The Cleveland Pops celebrated John Williams’ 80th birthday on Saturday night in the form of a concert featuring various works from the legendary composer. Conducted by the ever-entertaining Carl Topilow, the evening offered iconic music, film clips on a big screen and a few unexpected surprises.
The fun started even before the concert began. Members of the Great Lakes Base Rebel Legion, fully dressed in authentic-looking STAR WARS costumes, mingled with guests in the lobbies. Photo ops were available with Stormtroopers, Obi-Wan Kenobi and Qui-Gon Jinn, C-3PO, Boba Fett and even Darth Vader. The tone of the night was set. I was already geeking out about the concert but seeing some of my favorite STAR WARS characters standing in front of me got me even more excited. Once I took my seat, there was even a Stormtrooper walking up and down the aisles that gave me a hard time about texting on my phone before the show.
Looking at the program, I was a little taken aback by the fact SUPERMAN and “Imperial March” from STAR WARS were not included. To me, these are two signature John Williams’ compositions, ones everyone is familiar with, even if they don’t realize it. And considering selections from THE PATRIOT, BORN ON THE FOURTH OF JULY and CATCH ME IF YOU CAN were included, I found those omissions even more disappointing.
The concert opened with “The Mission Theme,” more commonly known as the theme for NBC NIGHTLY NEWS. The piece is instantly recognizable and far more than the mere snippets you hear at the beginning and end of Brian Williams’ broadcasts.
Film clips accompanied the selections from JURASSIC PARK, INDIANA JONES, E.T. and HARRY POTTER. While excellent in theory, they were very poor in execution. One would have thought the clips would either match the scenes portrayed with the music or would be an overall montage of the movie. My assumptions were wrong. The JURASSIC PARK sequence seemed to show the logo more than actual clips and even when clips were shown, they were a poor representation – the T. Rex and velociraptors were nowhere to be seen, but we saw Lexi getting sneezed on by a brachiosaur. While the orchestra played “Scherzo for Motorcycle and Orchestra” from INDIANA JONES AND THE LAST CRUSADE, clips from RAIDERS OF THE LOST ARK played on the screen and just as Elliot and his friends were about to take off into the air on their bikes in E.T., the montage shifted to a completely different part of the movie.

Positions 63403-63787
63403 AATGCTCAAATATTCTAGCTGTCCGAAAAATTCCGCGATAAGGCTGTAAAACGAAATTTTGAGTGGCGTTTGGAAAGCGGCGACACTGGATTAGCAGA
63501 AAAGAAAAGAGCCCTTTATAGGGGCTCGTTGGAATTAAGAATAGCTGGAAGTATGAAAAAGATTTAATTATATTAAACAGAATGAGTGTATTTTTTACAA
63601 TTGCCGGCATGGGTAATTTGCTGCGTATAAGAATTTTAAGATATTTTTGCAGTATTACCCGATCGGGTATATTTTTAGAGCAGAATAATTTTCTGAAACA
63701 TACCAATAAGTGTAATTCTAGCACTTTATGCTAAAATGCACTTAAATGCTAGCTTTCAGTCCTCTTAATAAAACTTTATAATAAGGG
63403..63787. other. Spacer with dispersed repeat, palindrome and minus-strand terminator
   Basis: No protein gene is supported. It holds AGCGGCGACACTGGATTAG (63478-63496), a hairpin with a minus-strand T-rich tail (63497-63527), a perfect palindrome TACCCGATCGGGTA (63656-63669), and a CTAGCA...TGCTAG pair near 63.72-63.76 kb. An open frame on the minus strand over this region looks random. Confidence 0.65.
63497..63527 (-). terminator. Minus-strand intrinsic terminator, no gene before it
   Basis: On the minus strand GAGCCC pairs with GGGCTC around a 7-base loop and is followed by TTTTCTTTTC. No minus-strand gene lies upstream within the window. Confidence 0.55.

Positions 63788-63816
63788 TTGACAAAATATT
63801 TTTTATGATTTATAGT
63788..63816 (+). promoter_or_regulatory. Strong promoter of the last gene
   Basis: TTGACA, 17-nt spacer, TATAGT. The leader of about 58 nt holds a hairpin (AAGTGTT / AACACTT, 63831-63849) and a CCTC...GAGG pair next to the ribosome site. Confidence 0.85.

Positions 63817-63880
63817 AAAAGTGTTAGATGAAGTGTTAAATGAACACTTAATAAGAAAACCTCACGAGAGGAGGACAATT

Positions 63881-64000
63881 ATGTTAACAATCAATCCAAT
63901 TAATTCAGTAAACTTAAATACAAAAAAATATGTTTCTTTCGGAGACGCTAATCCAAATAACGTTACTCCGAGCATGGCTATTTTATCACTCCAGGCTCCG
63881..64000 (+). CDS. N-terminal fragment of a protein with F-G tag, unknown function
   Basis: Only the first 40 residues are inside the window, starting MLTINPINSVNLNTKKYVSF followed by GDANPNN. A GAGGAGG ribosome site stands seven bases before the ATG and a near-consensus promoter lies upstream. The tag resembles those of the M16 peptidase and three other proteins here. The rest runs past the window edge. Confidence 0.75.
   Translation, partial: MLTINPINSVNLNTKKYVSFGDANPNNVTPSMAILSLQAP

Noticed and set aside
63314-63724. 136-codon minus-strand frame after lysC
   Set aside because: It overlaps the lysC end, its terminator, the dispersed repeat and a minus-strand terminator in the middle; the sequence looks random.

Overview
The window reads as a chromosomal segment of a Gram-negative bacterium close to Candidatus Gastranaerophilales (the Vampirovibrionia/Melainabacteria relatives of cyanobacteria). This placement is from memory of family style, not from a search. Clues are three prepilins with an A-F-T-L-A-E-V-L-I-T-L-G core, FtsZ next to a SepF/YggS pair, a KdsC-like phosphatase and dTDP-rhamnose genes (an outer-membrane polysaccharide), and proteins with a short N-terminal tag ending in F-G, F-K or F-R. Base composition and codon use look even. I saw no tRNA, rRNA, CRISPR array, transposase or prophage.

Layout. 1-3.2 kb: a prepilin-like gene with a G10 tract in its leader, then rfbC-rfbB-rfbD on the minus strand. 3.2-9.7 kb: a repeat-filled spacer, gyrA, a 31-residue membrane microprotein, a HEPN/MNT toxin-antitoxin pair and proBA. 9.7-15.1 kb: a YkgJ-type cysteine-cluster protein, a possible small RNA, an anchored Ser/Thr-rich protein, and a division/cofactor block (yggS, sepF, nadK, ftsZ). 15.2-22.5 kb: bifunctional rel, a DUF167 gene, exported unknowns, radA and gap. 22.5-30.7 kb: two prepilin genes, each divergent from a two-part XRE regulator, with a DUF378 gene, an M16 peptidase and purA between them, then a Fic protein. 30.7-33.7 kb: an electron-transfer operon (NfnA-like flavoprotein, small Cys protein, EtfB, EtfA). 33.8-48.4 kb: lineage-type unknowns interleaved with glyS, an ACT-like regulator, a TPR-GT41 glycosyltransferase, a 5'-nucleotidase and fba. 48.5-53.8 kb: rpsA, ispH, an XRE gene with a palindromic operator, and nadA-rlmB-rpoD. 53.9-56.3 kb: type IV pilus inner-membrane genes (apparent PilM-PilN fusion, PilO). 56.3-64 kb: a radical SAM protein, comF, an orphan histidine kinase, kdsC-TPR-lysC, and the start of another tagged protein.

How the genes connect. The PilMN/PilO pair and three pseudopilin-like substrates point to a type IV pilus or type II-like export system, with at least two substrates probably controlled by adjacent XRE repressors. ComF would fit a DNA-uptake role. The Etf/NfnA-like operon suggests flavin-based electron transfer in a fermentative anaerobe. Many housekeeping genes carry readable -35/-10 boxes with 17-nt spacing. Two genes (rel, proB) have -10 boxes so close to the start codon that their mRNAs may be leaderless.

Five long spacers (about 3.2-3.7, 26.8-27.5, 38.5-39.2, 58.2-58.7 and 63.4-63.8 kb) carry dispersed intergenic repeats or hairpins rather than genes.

Saxophonist Howie Smith was featured during the CATCH ME IF YOU CAN pieces. Along with Mell Csicsila on vibraphone and Ann Gilbert on bass, the trio (backed by the orchestra) made the jazzy “Escapades” come to life. The additional pieces – “Closing In,” “Reflections” and “Joy Ride” – were unnecessary. The music is catchy but not at all iconic. It served mainly as a performance piece for Smith, which is understandable, but the concert could have been better served by including a different movie selection from Williams’ collection.
For me, the highlight of the first act was “The Shark Theme” from JAWS. As Topilow said in his introduction to the piece, who knew two notes could change the face of every college football game? Just hearing those notes, along with the French horn fanfare, makes me picture that giant great white shark lurking below the surface of water as it makes laps around the Orca.
The second act included selections from E.T. and HARRY POTTER, as well as the STAR WARS finale. As “Duel of the Fates” started, the doors on the sides of the stage opened and Obi-Wan, Qui-Gon and Darth Maul made their way out for a lightsaber battle! A miniature Yoda crossed the stage waving to the audience during “Yoda” and Darth Vader engaged in a lightsaber battle (albeit a much more watered down battle than the previous one) with a Jedi knight during “Battle of the Heroes.”
Darth Vader and his band of bad guys stormed the stage for the first encore – “Imperial March.” Vader even conducted the piece himself, which means he basically waved his arms in front of a self-sufficient orchestra but at least he was conducting in rhythm. Superman – er, conductor Carl Topilow in costume – took back the stage for the second encore. SUPERMAN, the other assumed-to-be-omitted piece was in the program! C-3PO then made his way on stage carrying Topilow’s clarinet. By design, C-3PO doesn’t have much movement in costume so his journey to the podium and back was tediously slow. Topilow quipped about the droid moving the concert into overtime for being so slow. Once he cleared the stage, the orchestra was free to begin their finale – “Cantina Band” from STAR WARS. The song literally had Stormtroopers dancing in the aisles and the audience clapping along.